NATIONAL SCRAPPLE DAY
Arguably the first pork food invented in America, scrapple gets its own day of honor as November 9 celebrates National Scrapple Day. For those who are not familiar with scrapple, which is also known by the Pennsylvania Dutch name “pon haus“, it is traditionally a mush of pork scraps and trimmings combined with cornmeal, wheat flour and spices. (The spices may include, but are not limited to: sage, thyme, savory and black pepper.) The mush is then formed into a semi-solid loaf, sliced and pan-fried.
The immediate ancestor of scrapple was the Low German dish called panhas, which was adapted to make use of locally available ingredients and, in parts of Pennsylvania, it is still called “”Pannhaas”, “panhoss”, “ponhoss” or “pannhas”.
It was in the 17th and 18th centuries that the first recipes for scrapple were created by Dutch colonists who settled near Philadelphia and Chester County, Pennsylvania. Hence the origin of its discovery, it is strongly associated with rural areas surrounding Philadelphia, Baltimore, Washington D.C., eastern Pennsylvania, New Jersey, Maryland, Delaware, eastern Virginia and the Delmarva Peninsula.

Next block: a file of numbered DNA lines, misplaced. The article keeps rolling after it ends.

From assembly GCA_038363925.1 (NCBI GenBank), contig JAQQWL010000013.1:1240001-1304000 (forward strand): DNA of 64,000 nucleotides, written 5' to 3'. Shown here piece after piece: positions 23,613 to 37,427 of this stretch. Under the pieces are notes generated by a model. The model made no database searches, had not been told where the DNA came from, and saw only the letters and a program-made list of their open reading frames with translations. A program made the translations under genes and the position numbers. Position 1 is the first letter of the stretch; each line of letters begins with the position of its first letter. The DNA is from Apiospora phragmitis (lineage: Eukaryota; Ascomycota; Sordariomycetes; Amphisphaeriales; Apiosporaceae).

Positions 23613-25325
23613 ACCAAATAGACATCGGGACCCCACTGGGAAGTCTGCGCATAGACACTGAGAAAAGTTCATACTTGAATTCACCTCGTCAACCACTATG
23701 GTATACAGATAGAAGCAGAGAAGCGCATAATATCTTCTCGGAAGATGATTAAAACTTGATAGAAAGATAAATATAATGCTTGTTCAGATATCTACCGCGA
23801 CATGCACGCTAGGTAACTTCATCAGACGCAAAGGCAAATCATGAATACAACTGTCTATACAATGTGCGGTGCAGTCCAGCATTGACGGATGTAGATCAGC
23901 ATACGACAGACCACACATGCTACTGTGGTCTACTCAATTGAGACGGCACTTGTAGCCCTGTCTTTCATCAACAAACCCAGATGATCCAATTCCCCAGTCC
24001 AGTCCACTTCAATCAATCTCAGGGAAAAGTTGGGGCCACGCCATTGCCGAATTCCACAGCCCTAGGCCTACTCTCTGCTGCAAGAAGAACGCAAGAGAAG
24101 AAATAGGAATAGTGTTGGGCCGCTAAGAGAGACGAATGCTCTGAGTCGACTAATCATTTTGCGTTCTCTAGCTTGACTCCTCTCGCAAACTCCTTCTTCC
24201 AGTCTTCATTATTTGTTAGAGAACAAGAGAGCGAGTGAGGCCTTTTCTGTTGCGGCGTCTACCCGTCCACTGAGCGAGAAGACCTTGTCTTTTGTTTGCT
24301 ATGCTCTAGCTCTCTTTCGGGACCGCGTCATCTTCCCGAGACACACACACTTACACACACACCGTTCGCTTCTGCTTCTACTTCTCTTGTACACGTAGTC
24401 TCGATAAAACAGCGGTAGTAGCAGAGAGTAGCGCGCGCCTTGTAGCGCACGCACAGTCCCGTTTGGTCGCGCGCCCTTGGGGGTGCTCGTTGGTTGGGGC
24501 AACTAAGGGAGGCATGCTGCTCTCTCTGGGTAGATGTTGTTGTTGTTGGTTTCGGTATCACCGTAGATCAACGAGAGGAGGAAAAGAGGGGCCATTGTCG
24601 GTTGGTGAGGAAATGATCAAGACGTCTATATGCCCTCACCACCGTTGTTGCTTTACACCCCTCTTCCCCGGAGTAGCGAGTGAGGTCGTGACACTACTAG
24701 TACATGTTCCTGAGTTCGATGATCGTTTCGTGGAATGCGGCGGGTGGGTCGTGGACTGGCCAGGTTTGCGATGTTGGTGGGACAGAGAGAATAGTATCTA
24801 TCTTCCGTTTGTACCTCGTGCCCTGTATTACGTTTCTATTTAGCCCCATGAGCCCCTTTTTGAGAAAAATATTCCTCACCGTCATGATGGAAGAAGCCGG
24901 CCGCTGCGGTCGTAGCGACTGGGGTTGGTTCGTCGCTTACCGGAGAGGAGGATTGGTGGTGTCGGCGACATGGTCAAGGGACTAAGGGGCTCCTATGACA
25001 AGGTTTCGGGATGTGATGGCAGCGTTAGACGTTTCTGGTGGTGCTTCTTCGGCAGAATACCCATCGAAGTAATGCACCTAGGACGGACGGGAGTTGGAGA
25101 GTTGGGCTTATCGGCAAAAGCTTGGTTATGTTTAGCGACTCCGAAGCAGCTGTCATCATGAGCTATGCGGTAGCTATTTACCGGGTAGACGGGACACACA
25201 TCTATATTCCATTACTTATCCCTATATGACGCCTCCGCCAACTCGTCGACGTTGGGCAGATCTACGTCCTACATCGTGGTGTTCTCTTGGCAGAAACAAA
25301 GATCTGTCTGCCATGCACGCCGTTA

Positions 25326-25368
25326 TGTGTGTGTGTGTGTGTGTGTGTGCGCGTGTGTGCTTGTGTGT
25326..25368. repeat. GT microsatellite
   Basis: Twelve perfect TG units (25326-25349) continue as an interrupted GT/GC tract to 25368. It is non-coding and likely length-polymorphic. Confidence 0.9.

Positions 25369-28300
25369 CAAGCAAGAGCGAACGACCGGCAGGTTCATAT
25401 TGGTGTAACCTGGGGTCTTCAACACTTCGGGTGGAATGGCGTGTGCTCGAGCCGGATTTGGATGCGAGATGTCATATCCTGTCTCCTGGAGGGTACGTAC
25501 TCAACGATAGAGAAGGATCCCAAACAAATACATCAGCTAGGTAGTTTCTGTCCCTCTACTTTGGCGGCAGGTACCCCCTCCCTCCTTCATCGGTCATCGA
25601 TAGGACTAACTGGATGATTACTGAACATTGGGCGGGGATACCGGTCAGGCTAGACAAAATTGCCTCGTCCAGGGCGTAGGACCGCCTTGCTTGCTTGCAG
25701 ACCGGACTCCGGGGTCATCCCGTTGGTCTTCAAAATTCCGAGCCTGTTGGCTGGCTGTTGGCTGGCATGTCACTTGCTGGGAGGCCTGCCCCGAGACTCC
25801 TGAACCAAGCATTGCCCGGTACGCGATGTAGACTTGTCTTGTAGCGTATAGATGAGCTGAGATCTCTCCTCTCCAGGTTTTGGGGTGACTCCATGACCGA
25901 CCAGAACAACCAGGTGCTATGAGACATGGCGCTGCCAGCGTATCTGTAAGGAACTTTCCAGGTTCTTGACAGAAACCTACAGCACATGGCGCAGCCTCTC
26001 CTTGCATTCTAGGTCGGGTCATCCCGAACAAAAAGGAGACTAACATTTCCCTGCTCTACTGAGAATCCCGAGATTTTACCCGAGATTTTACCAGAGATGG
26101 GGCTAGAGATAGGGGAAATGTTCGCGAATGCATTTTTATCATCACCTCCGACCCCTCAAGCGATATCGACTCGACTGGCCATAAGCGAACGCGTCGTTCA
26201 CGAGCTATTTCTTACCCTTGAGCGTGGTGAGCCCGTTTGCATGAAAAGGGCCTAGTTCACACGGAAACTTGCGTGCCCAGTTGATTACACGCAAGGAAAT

- Scrapple can be found in supermarkets throughout the area in both refrigerated and frozen cases.
- Home recipes for beef, chicken and turkey scrapple are available.
- Scrapple is sometimes deep fried or broiled instead of pan frying.
- Scrapple is typically eaten as a breakfast side dish.
- Condiments are sometimes served with scrapple; some of which include: apple butter, ketchup, jelly, maple syrup, honey, horseradish or mustard.
It would be a good day to try scrapple for the first time if you have never had it before, have fun, enjoy and celebrate National Scrapple Day.
Following are a few “tried and true” scrapple recipes for you:
Within our research, we were unable to find the creator and the origin of National Scrapple Day, an “unofficial” national holiday.